Urban heat island are urbanized areas exposed to higher temperatures than the outer regions. Structures such as buildings, roads, and other infrastructure absorb and re-radiate more of the sun’s heat than natural landscapes such as forests and bodies of water. Urban areas, where these structures are very dense, and greenery is limited, become “islands” with higher temperatures than outside areas (URL 1).
Urban heat islands are more common in metropolitan cities where the population is dense. Many elements such as human activities, transportation, industrial, and building stock form urban heat islands. We burn energy in many activities in our daily life, and the point that people burn usually escapes in the form of heat (URL 2). And if many people are in an area, that means a lot of heat. The difference is especially noticeable at night when the heat captured by pavements and buildings during the day continues to warm the city after the sun goes down (URL 3).
Large cities can be up to 12 °C warmer than their surrounding environments in the evening (URL 3).
Many factors, from how cities are built to building materials, affect the effect of the heat island. Green areas do not support places with intense construction and are the areas where the heat island effect is seen the most. Cities are already exposed to higher surface temperatures due to the urban heat island effect, which can also affect the regional climate (URL 4).
Heat islands increase the demand for air conditioners to cool buildings. The highest need usually occurs on hot summer weekday afternoons when offices and homes run air conditioning systems, lights, and appliances. Electricity supply companies typically rely on fossil fuel power plants to meet most of this demand, increasing air pollutants and greenhouse gas emissions.
Heat islands contribute to higher daytime temperatures, reduced nighttime cooling, and higher levels of air pollution. These pollutants harm human health and generate ground-level ozone (smoke), delicate particulate matter, and acid rain. These, in turn, contribute to heat-related deaths and illnesses such as general malaise, breathing difficulties, cramps, exhaustion, and non-fatal heatstroke (URL 1).
Vulnerable populations are particularly at risk during these events. Children’s faster breathing rates, relative to their body size, time spent outdoors, and developing respiratory systems, increase their risk of severe asthma and other lung diseases, often caused by increased ozone air pollution and smog during heat waves. The elderly are as vulnerable as children. Employees who spend most of the day outside and whose working environment is out are at higher risk of catching diseases due to high temperatures. The low-income population, where urbanization is intense and irregular and environmental conditions are not good, is among the groups with this effect (URL 1, 4).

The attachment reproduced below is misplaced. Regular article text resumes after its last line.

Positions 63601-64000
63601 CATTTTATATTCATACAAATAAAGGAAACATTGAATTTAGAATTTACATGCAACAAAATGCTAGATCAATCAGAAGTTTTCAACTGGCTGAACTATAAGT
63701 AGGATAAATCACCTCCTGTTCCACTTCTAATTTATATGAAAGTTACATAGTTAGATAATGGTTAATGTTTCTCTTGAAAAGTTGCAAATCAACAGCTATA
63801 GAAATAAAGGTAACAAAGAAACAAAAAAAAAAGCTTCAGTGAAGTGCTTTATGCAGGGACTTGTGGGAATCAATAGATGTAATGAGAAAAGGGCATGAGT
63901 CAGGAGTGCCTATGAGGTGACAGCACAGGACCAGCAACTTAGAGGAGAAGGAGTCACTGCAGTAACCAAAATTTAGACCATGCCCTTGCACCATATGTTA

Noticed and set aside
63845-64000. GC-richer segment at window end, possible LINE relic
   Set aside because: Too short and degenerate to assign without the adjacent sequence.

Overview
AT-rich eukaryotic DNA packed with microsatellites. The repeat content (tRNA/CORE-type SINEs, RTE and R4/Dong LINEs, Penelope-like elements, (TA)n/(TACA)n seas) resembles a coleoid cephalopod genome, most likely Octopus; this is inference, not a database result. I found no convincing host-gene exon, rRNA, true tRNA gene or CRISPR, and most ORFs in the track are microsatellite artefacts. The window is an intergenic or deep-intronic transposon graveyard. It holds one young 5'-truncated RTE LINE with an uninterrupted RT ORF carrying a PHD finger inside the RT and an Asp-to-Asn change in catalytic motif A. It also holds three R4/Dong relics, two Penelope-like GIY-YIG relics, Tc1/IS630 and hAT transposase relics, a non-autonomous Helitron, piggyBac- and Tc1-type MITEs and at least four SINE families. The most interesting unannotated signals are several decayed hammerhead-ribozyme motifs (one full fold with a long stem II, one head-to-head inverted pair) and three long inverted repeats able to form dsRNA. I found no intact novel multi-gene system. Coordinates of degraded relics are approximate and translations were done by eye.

Urban areas need better development planning and a balance of social, ecological, and economic factors. The proper ratio of built and open spaces is essential for enhancing the urban heat island effect. One of the steps to be taken for this is to improve the thermal environment around buildings by using materials with lower absorbency, more excellent thermal conductivity, and higher reflectivity (URL 6). Many activities such as cool roofs, green roofs, and cool coverings and increasing tree and vegetation cover, road widths, and landscape design will help reduce the heat pressure in the city (URL 7).
The priority is to measure the heat island effect to reduce the urban island effect. Establishing planning strategies by evaluating this measurement is the most accurate method to minimize the impact. A policy of reducing the effects on the modeling of heat islands and continuous monitoring of these heat islands should be established by making heat measurements. The practice of green and sustainable urbanization integrates monitoring and planning, improves air and water quality, reduces the heat island effect, cools cities, and protects biodiversity and threatened species.
URL 1: EPA, Heat Islands Impact.
URL 2: National Geographic, Urban Heat Island.
URL 3: Climate Atlas of Canada, Urban Heat Island Effect.
URL 4: U.S. Global Change Research Program, Fourth National Climate Assessment Chapter 11: Built Environment, Urban Systems, and Cities.
URL 5: World Meteorological Organization (WMO), Urban Heat Island.
URL 6: Cidco Smartcity, Urban Heat Island Effect — Causes and Remedies.
URL 7: EPA, Heat Island Cooling Strategies.
URL 8: Berkay Kalaycık, Çağrı Mert Bakırcı, What is an Urban Heat Island? How is it formed? How Can We Prevent?